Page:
It’s hard to imagine that anything beautiful could come of global warming or pollution, but several nuanced minds around the world are finding ways to turn ugly truth into objects of beauty, art, and efficiency.
During the climate change talks in Paris, an art display entitled “Ice Watch” was nothing short of chilling. Comprised of 12 icebergs calved from Greenland’s glaciers, the glaciers were lassoed by a tugboat crew and hauled to France, left to melt slowly on the streets outside of the building in which the talks were taking place.
The spectacle, courtesy of Artist Olafur Eliasson, was intended to serve as a reminder to delegates that time is running out.
The icebergs were arranged in a circle, like numbers on a clock, allowing to passersby to watch them melt in real time.
The largest of the bunch weighed in at nearly 10 tons, made from layer upon layer of compressed ice dating back thousands of years, chipping away at the reality that the world is quickly losing its supply of land ice.
Back on solid ground, Dutch artist Daan Roosegaarde’s 21-foot-tall tower is converting smog into jewelry by using the world’s largest air purifier.
The invention cleans CO2 from one million cubic feet of air every hour, filters it, and compresses it into cubes.
Each one contains less than a half inch of carbon extracted from 35,300 cubic feet of air, and Is turned into settings for rings and cufflinks.
Initially, Roosegaarde launched a Kickstarter campaign that raised $122,000 to take his jewelry-making air filter to cities with some of the filthiest air on the planet including Mexico City, Los Angeles, and Beijing.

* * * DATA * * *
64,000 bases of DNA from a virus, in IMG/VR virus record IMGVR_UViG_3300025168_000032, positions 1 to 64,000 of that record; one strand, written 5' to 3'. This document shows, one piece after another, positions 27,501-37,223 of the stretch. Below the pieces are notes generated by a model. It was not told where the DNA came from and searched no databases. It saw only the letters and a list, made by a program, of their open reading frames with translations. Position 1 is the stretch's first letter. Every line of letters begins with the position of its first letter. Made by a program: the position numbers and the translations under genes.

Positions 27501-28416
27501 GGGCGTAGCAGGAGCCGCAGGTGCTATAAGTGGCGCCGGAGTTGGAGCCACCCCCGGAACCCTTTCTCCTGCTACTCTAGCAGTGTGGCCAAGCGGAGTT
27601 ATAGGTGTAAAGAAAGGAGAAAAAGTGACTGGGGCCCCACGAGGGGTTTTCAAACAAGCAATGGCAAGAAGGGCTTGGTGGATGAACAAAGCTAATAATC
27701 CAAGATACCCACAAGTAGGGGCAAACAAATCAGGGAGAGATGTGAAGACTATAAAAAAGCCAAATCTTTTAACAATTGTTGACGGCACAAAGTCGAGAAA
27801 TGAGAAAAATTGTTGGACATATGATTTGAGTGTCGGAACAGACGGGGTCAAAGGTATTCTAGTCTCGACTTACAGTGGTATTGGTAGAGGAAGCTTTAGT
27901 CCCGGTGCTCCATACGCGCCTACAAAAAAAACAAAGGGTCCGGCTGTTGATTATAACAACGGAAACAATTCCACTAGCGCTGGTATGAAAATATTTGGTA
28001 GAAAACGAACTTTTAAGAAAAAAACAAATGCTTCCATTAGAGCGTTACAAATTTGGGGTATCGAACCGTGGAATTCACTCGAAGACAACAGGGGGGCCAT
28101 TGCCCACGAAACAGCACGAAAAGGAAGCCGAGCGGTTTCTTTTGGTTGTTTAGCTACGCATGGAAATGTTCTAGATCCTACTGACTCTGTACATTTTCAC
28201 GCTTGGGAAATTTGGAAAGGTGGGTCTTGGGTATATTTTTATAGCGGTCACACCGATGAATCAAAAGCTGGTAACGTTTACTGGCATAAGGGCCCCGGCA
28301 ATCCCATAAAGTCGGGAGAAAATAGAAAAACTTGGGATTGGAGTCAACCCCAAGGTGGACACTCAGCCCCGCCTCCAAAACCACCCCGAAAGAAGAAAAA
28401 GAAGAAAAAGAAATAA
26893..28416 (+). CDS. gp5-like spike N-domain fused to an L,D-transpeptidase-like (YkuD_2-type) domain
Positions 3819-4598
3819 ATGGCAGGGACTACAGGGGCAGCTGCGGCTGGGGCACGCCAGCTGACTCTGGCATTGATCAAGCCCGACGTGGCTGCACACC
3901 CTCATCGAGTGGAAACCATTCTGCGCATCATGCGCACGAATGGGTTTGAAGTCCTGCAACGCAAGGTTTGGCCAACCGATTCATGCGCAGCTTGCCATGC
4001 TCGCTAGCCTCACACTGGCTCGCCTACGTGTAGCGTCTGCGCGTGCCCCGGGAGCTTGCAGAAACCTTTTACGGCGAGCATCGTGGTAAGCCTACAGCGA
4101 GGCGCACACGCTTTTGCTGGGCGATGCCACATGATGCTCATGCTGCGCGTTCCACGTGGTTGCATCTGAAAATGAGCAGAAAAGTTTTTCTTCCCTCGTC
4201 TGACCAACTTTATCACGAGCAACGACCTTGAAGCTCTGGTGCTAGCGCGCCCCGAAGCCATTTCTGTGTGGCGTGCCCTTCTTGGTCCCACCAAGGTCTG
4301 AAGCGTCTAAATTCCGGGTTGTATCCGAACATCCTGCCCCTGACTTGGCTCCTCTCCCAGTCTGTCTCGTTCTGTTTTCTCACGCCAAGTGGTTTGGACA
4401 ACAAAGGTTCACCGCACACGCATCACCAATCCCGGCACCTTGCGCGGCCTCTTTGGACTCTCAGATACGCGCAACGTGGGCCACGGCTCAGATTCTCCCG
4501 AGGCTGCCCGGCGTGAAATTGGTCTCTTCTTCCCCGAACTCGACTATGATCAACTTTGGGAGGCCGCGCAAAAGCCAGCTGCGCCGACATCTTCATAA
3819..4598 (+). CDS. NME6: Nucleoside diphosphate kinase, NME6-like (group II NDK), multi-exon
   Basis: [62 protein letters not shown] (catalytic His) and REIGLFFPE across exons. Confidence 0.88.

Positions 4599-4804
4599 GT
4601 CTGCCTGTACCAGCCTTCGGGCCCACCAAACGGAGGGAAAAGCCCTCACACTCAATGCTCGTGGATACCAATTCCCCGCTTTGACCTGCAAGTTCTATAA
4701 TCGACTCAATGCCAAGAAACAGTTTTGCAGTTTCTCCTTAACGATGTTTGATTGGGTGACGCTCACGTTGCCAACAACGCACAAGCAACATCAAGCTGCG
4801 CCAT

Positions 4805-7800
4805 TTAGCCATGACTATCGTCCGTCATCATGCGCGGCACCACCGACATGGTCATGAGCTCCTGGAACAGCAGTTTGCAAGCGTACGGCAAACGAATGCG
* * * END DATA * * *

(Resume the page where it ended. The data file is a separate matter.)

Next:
While the building, currently displayed in Rotterdam, converts matter into accessories, another could soon be comprised of the matter itself.
The air in Beijing is so thick with pollution that Nut Brother, who’s real name is Wang Renzheng (pictured above), used an industrial vacuum cleaner over 100 days to suck pollutants out of the air, creating a blunt object, a “smog block” that serves as an equally blunt message to the people of his city about the air they breathe.
He has said that he hopes the brick will be used to build something.
Inspiration for another device that could convert soot into printer toner came to its creator after it was recalled in a childhood memory.
As a child living in India, Anigudh Sharma observed that black residue from vehicle exhaust was collected on his skin during a taxi ride.
Fast forward to present day at MIT, where Sharma, a graduate of the university, has led the MIT Media Lab India Initiative. There, he designed a simple contraption he calls a Kaala-printer that sucks soot out of polluted air, mixes in a bit of oil and rubbing alcohol and creates printer ink.
Essentially, he took one of the most expensive commodities in the world — printer ink— and created a substitute out of thin air.
“For printing we assembled a Nicolas’ ink shield with arduino interfaced with our Soot-catcher pump design,” he wrote on his website. “This shield allows you to connect a HP C6602 inkjet cartridge to your Arduino turning it into a 96dpi print platform.”
Sharma asserts that companies like HP/Canon make 70 percent of their profits by selling these cartridges at 400% margin.
Greenland Ice Paris Photos By gmouret92, CC; Iswim Intime CC
Smog Free Tower: Studio Roosegaard
Nut Brother: joss zhong, CC